In the music journalism world, the last few months of the year are nerve-wracking.
By the time October rolls around, I’ve sorted through all of my reviews and started compiling my best-of list for the year. But the albums keep coming in, and a few of them are typically good enough to jockey for one of the bottom slots on the list.
Occasionally, though, an album comes along that throws your entire list into disarray.
In All Her Forms is one of those albums.
Smart, beautiful, heavy—In All Her Forms pushes the boundaries of what a Stoner Doom record can be, channeling the slow and low delivery of Sleep while incorporating the eclectic songwriting of Black Sabbath and actually making the acoustic guitars and piano tracks work as part of the bigger picture (instead of, for example, allowing a lovely song like “Changes” to stand out as a strange, unexpected diversion on Vol. 4).
In some ways, In All Her Forms is a concept album within a concept album, with its 12 tracks split into four thematic quadrants:
As Majestic Mountain Records explains, each section of the album contains its own narrative that ties into the other narratives on the record. And while I love storytelling, it’s then taken a step further: In All Her Forms also uses “mise en abymes”—a sort of repetition and placement of a theme or concept within itself—that creates additional depth.
About Devil’s Witches
Devil’s Witches is largely a solo project run by mastermind James Abilene out of Glasgow, Scotland.
Over the last five years, Devil’s Witches has released a string of singles, EPs, and albums, including:
- 2017 – Velvet Magic (Album)
- 2017 – Cherry Napalm (EP)
- 2017 – “Agent Orange” (Single)
- 2018 – “Magic Wand” (Single)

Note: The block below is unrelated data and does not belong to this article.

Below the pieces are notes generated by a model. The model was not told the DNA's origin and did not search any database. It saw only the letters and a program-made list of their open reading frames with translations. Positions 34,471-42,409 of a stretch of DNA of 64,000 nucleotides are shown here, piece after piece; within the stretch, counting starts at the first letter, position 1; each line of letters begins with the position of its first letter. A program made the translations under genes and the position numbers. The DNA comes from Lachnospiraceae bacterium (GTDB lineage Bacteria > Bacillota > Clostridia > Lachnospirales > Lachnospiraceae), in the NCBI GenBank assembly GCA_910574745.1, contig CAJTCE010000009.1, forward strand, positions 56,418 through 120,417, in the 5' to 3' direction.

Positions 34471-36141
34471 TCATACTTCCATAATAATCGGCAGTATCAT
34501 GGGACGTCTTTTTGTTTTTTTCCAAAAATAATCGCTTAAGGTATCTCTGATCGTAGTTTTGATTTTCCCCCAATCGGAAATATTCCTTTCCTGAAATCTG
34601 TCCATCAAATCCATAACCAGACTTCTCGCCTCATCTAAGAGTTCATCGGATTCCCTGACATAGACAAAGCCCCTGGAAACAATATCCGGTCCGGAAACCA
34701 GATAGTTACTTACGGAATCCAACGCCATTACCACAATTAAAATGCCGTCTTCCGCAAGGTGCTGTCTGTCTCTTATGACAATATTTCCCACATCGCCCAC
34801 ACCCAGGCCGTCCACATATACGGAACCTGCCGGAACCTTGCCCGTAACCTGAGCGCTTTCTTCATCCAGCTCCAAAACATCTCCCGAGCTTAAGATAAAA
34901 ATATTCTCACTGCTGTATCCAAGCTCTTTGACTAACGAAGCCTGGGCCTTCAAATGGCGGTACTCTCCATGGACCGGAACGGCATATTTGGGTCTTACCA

- 2019 – “Porno Witch” (Single)
- 2019 – Suck My Hex (EP)
- 2020 – “Guns, Drugs & Filthy Pictures” (Single)
- 2020 – “Sugar Plum” (Single)
- 2021 – “Come Play With Me” (Single)
- 2021 – “Army Dreamers” (Single)
- 2022 – In All Her Forms
Through the project’s steady output, 2019’s “Porno Witch” has firmly established itself as the most popular track, surpassing more than 1 million streams this year while honoring sex tolerance pioneer (and major project influence) Mary Millington:
Devil’s Witches – In All Her Forms Album Review
Release Date: October 28, 2022
Label: Majestic Mountain Records
The swirling, unsettling guitars of “L’image” set a doomy, uncomfortable tone for the album—a feeling that we’ll return to time and time again over the course of In All Her Forms. Like “Pussycat in a Woman’s Skin” and “Tides Upon Jupiter,” “L’image” runs under two minutes, but this track is a bit more complex with its obscure vocals and siren wailing in the background.
2. Successive Slidings of Pleasure
“Successive Slidings of Pleasure” slips from a few screeching guitar notes to a massive Doomy riffy with the slightest Space Rock vibe. This, then, is the truest essence of In All Her Forms: Though we’ll drift from fuzz-soaked riffs to acoustic numbers, “Successive Slidings of Pleasure” is the album at its very best: heavy, rough, and compelling.
Interestingly, the meat of the song concludes without warning, flipping to a gentle (but terrifying) piano that is as unsettling as an old horror movie soundtrack—one that carries us directly into “Blood of the Witch.”
3. Blood of the Witch
“Blood of the Witch” would be a soft and charming acoustic Rock song if it wasn’t for the graphic lyrical themes.
4. Pussycat in a Woman’s Skin